For folks not wholly familiar with Tomb Raider (the gaming franchise), fear not—for this review will primarily talk only about Tomb Raider as a film (and briefly the two that came before it). On the contrary, if you are wondering how this compares, feel free to keep reading after the final score if you'd like any input on how this stacks up against its video game counterpart(s).
Tomb Raider is, for all intents and purposes, an origins story—so feel free to forget about 2001's Lara Croft: Tomb Raider starring Angelina Jolie, which, I'm sure, won't be too difficult. Alicia Vikander takes the helm as a young Lara Croft, an athletic, quick-witted Londoner trying to make ends meet while keeping the spirit of her late father alive. After the mysterious disappearance of her father some seven years ago, Lara begins tugging away at the strings of the events surrounding his disappearance only to discover that there may be more to the story than a man simply lost at sea.
To start, Vikander is an exceptional performer as a young tomb raider. Rather than taking the easy route and assuming that audiences already know who Lara is, the opening sequences that establish her (type of) character are where Vikander shines best. She's got just the right amount of grit, perseverance, and a knack for adventure—and these same qualities remain consistent throughout.
Most anything beyond that, however, is where the film starts to falter. Her supporting cast does little more than fill the shoes of one-dimensional archetypes. Daniel Wu, as Lara's leading sidekick, does little more than regurgitate an 8-ball's worth of one-liners, but thankfully, it doesn't impede on any of Lara's lines that follow. The father-daughter dynamic is mostly wholesome, and serves as a gentle reminder of how Lara has changed over the years—it just gets brought up so frequently that some of the wholesomeness is ultimately lost into a dull void of repetition.
In the visual effects department, things tend to vary pretty wildly. A rickety boat in the middle of a roaring ocean underneath the raging tempest of a storm is sure to get your heart racing, and it's moments like these that show the very best of what Tomb Raider is capable of. It's unfortunate. however, that many tense set-pieces like these are broken by odd placements of slow motion and obvious green screening. This isn't to say that I'd rather have seen Lara escape actual traps in actual tombs, but the effects presented have a lack of depth and visual integration that take you out of what would otherwise be a pretty convincing scene that emanates danger. I found that many of the tombs' puzzles and traps to be much less interesting than the intricate, hand-made puzzles that Lara ends up fooling around with through her normal and early life.
Tomb Raider, at the very least, has accomplished what most movies based off of video games could only hope to dream of—cast the perfect main character. Vikander carries the weight of the film, and squeezes every ounce of quality from every scene and line that she's given. The pieces around her, though, are middling at best. It feels as if they wanted to craft a mediocre film, but accidentally casted a phenomenal lead actress. In that, we get glimpses of what good video game to film adaptations can eventually be, leaving viewers with at least an optimistic outlook for the future. Tomb Raider isn't a bad film, but it isn't a good one either. (It sure as heck is better than the two previous attempts at Tomb Raider.) In the pantheon of those that have come, and failed, before it, it's certainly near the top—but to be the best out of a category comprised of hot garbage and friends, isn't necessarily a gleaming compliment.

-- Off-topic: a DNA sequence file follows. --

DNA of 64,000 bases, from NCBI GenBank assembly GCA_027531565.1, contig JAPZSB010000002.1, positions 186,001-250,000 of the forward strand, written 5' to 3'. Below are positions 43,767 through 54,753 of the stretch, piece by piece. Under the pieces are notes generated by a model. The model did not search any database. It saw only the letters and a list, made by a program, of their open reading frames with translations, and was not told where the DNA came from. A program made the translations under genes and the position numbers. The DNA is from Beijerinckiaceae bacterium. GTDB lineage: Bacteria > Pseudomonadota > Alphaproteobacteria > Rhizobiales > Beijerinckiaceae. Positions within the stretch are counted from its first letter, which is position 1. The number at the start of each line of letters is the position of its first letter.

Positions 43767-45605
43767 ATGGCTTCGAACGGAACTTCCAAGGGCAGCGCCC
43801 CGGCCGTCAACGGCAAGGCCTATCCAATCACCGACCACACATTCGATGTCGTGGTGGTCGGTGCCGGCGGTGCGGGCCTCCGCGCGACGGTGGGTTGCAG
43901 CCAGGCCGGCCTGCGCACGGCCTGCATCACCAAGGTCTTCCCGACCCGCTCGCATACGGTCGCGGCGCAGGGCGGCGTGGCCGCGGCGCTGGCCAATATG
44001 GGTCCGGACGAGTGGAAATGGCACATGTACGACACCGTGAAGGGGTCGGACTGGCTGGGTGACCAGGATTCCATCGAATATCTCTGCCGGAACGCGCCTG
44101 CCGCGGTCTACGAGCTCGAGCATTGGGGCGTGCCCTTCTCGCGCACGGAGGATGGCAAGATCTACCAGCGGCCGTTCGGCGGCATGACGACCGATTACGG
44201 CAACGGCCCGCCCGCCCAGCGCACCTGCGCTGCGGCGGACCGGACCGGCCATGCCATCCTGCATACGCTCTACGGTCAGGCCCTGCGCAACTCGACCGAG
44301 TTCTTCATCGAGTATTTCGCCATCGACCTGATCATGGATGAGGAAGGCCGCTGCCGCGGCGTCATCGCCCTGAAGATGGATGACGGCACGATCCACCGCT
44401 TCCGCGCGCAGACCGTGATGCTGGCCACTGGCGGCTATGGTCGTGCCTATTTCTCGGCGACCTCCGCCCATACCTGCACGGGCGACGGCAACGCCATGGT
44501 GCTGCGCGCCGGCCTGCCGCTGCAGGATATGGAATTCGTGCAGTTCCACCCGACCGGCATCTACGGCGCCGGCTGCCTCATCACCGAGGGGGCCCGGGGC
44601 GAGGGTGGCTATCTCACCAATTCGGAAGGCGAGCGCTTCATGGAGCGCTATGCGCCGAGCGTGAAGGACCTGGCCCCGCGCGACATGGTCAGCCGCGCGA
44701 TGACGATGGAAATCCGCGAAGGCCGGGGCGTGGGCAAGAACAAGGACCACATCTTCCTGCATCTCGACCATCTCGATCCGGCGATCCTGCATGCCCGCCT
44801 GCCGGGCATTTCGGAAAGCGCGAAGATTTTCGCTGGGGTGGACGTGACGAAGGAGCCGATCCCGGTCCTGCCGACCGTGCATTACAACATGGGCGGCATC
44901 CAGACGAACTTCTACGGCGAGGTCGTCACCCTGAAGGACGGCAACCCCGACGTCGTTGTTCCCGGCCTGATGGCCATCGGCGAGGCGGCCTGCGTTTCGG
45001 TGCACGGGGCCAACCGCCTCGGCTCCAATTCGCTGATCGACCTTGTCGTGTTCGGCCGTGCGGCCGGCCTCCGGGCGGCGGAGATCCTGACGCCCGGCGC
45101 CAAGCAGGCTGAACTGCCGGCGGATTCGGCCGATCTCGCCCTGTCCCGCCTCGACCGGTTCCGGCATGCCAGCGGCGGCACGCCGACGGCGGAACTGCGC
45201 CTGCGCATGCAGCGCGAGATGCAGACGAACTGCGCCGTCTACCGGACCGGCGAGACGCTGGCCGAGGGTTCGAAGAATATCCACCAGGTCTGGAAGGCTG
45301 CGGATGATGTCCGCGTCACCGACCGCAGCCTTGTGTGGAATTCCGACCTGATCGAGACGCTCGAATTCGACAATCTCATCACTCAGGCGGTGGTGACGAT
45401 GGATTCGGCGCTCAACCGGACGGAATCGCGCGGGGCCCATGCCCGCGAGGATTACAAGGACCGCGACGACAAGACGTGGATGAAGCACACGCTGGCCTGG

1-2: Horrendous, wouldn’t recommend watching even if free of charge.
3-4: Potentially has some good ideas, but overall still lackluster.
5-6: Average, a decently good time; go see it if it's free.
7-8: A solid recommendation, and well-rounded film; warrants a purchase after home release.
9: No glaring flaws; deserves to be watched multiple times.
10: Masterful, must-see; filmmaking at its finest.
Still reading? Cool. Those that have played through, or are least familiar with, 2013's Tomb Raider (game) will notice quite a few commonalities between the stellar reboot and this film. Having heavily enjoyed that, I'm sure that there's at least some sort of unconscious part of me that wanted this film to play out similarly to how the game did. That being said, I found that most of the game-y moments of the film (slo-mo jumps and stark declarations that we need to solve puzzles) were its biggest detractors. On the opposite end, the film's opening exposition and character development of Lara is something that I'd find tedious to play out in video game form, but really enjoyed watching. I suppose what I'm trying to say is that there really can't ever be a 1:1 adaptation of video games to movies, and there really shouldn't be. Different formats and mediums suit different types of interactions. Certain instances of the film felt more interactive, when film is a largely passive way to consume. After taking some time to think (yay!), I found it less about good and bad overall, and more about good and bad fits.
Maybe the dream scenario would be to hire a renowned director and have them write a script strikingly similar to an existing game franchise, and then just rebrand it along the way. "You thought you were writing Indiana Jones 5? Surprise motherfucker, we changed up the names, and now it's Uncharted." /endrant